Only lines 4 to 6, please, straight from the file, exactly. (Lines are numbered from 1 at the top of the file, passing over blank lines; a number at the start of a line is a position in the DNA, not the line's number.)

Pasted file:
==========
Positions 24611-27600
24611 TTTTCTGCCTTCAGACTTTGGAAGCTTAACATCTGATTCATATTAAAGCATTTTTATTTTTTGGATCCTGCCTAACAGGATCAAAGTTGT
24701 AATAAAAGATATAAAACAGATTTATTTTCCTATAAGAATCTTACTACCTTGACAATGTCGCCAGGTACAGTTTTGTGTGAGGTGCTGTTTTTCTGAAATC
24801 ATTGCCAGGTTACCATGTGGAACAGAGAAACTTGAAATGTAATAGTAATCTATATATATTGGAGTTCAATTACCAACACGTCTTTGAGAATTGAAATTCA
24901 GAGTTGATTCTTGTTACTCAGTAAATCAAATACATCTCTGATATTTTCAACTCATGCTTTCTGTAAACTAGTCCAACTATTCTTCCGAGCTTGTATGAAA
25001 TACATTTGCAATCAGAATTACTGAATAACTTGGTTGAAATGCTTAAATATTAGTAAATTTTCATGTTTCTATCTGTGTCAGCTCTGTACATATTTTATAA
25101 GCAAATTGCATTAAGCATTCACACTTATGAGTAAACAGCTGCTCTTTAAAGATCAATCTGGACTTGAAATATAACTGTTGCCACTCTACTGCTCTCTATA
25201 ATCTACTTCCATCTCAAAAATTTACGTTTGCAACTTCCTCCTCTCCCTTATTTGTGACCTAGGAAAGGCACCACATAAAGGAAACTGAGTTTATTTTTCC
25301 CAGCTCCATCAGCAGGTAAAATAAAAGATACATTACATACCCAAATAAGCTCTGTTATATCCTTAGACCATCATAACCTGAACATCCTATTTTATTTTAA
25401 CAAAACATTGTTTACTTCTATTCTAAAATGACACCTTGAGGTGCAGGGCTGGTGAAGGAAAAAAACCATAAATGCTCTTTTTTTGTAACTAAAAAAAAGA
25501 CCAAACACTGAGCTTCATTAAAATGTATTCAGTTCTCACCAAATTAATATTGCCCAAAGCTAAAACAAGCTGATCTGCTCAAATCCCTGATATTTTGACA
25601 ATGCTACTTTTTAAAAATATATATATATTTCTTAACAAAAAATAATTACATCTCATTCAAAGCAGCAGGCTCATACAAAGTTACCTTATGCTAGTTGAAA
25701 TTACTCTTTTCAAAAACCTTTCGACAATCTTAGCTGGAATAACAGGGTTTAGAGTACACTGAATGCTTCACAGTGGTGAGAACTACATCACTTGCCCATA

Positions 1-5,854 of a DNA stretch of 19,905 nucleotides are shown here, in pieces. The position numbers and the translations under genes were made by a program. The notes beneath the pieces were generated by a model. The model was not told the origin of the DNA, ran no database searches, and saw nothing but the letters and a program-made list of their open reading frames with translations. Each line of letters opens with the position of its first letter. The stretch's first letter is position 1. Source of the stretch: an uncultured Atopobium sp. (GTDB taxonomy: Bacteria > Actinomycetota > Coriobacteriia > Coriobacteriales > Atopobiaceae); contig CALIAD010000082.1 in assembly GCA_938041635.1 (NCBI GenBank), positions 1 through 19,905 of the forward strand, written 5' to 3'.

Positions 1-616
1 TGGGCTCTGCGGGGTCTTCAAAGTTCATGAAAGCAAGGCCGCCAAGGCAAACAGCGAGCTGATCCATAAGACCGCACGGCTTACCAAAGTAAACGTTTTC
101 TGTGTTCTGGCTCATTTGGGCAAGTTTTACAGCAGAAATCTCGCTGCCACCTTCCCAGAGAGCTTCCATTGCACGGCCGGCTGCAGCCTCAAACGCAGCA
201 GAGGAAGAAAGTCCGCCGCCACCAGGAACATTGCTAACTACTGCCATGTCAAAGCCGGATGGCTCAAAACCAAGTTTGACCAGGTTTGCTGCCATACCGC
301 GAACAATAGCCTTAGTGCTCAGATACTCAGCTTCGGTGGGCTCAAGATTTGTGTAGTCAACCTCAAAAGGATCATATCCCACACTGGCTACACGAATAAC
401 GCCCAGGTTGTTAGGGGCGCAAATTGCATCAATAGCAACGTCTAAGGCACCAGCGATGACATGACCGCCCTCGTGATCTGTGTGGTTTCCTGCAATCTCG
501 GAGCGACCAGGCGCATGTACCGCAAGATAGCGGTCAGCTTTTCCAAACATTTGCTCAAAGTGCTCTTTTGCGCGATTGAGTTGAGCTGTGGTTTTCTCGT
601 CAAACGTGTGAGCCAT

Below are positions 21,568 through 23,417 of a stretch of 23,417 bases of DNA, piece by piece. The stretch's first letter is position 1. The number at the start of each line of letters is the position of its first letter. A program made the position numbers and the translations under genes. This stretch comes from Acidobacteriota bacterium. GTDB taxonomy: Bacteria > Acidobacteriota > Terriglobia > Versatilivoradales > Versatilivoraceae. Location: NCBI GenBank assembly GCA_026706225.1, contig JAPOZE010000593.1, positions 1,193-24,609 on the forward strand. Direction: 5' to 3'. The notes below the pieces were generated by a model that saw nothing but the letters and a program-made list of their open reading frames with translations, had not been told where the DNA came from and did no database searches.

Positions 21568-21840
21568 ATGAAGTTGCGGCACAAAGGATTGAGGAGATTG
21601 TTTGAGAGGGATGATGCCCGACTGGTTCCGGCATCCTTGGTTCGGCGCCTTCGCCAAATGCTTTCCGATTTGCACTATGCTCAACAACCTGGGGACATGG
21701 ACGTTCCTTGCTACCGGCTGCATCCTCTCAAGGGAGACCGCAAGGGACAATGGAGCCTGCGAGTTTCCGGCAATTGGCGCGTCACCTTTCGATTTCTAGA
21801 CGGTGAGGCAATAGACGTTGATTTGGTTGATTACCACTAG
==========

24801 ATTGCCAGGTTACCATGTGGAACAGAGAAACTTGAAATGTAATAGTAATCTATATATATTGGAGTTCAATTACCAACACGTCTTTGAGAATTGAAATTCA
24901 GAGTTGATTCTTGTTACTCAGTAAATCAAATACATCTCTGATATTTTCAACTCATGCTTTCTGTAAACTAGTCCAACTATTCTTCCGAGCTTGTATGAAA
25001 TACATTTGCAATCAGAATTACTGAATAACTTGGTTGAAATGCTTAAATATTAGTAAATTTTCATGTTTCTATCTGTGTCAGCTCTGTACATATTTTATAA